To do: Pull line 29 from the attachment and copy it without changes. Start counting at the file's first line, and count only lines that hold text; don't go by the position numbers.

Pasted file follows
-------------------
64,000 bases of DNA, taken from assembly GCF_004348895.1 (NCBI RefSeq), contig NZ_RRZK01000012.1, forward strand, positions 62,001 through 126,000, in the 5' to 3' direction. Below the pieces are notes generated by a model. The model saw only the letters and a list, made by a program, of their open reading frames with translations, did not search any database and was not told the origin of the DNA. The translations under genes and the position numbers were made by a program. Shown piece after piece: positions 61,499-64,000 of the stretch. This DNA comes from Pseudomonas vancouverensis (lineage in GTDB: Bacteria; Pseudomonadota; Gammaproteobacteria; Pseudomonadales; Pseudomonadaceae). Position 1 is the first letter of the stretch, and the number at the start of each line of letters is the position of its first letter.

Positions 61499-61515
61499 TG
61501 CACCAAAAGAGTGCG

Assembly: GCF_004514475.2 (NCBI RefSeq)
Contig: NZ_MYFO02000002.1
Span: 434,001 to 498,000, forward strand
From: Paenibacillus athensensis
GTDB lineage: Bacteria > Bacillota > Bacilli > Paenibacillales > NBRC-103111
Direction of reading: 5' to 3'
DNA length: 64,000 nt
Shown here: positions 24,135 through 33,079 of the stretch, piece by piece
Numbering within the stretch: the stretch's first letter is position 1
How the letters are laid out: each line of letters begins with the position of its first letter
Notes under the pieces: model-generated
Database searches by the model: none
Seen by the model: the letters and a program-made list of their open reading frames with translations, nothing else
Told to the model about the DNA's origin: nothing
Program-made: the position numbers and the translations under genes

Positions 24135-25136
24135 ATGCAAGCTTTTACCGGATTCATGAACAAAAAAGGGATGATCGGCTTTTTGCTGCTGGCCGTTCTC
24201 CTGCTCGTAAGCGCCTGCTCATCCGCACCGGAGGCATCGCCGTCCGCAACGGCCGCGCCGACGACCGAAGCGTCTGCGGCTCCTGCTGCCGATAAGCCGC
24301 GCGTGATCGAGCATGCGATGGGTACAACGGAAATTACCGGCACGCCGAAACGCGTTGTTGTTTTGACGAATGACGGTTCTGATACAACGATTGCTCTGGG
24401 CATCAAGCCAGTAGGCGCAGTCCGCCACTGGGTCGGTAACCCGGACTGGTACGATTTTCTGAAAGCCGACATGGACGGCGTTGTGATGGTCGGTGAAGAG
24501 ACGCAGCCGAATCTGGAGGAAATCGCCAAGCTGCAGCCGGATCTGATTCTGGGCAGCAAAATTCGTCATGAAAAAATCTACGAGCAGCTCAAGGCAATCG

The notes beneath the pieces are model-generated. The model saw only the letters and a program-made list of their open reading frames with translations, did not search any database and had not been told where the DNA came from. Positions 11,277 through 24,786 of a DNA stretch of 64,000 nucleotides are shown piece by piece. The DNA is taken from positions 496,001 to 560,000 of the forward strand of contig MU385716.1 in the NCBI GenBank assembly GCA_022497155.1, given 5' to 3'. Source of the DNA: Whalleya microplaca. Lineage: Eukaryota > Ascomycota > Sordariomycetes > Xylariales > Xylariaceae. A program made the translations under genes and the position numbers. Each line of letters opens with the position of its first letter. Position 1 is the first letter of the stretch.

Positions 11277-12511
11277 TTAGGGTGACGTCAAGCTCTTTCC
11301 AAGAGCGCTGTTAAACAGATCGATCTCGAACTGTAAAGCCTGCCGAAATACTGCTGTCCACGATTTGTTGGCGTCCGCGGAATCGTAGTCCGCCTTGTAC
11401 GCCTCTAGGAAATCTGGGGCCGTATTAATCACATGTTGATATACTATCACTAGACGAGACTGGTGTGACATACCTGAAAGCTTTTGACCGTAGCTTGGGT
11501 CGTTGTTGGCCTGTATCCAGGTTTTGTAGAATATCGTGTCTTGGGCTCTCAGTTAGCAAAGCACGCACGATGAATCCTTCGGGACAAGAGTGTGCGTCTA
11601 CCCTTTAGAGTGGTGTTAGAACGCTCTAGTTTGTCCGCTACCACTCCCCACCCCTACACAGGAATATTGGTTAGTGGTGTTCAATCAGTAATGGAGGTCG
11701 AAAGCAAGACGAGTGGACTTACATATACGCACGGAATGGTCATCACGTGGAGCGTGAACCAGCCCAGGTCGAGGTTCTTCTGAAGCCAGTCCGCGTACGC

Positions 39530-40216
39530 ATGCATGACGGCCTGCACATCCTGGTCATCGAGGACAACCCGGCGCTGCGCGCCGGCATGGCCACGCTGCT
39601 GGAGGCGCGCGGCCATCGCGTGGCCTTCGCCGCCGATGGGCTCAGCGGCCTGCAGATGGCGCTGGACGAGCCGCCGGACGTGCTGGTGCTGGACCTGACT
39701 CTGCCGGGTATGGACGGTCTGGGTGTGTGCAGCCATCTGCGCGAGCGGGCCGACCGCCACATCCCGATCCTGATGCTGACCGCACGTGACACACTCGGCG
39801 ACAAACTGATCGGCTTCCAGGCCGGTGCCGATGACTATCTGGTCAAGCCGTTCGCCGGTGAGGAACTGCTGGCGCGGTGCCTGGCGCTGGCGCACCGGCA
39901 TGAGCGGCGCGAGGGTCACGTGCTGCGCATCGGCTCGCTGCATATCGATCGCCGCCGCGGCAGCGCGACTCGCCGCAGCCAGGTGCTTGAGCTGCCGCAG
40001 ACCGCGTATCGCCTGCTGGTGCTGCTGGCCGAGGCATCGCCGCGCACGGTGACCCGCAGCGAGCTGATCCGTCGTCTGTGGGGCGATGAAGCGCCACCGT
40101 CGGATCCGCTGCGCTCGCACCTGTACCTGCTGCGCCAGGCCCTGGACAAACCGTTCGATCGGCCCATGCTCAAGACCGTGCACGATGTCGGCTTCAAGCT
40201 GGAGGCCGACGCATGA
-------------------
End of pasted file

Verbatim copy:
11301 AAGAGCGCTGTTAAACAGATCGATCTCGAACTGTAAAGCCTGCCGAAATACTGCTGTCCACGATTTGTTGGCGTCCGCGGAATCGTAGTCCGCCTTGTAC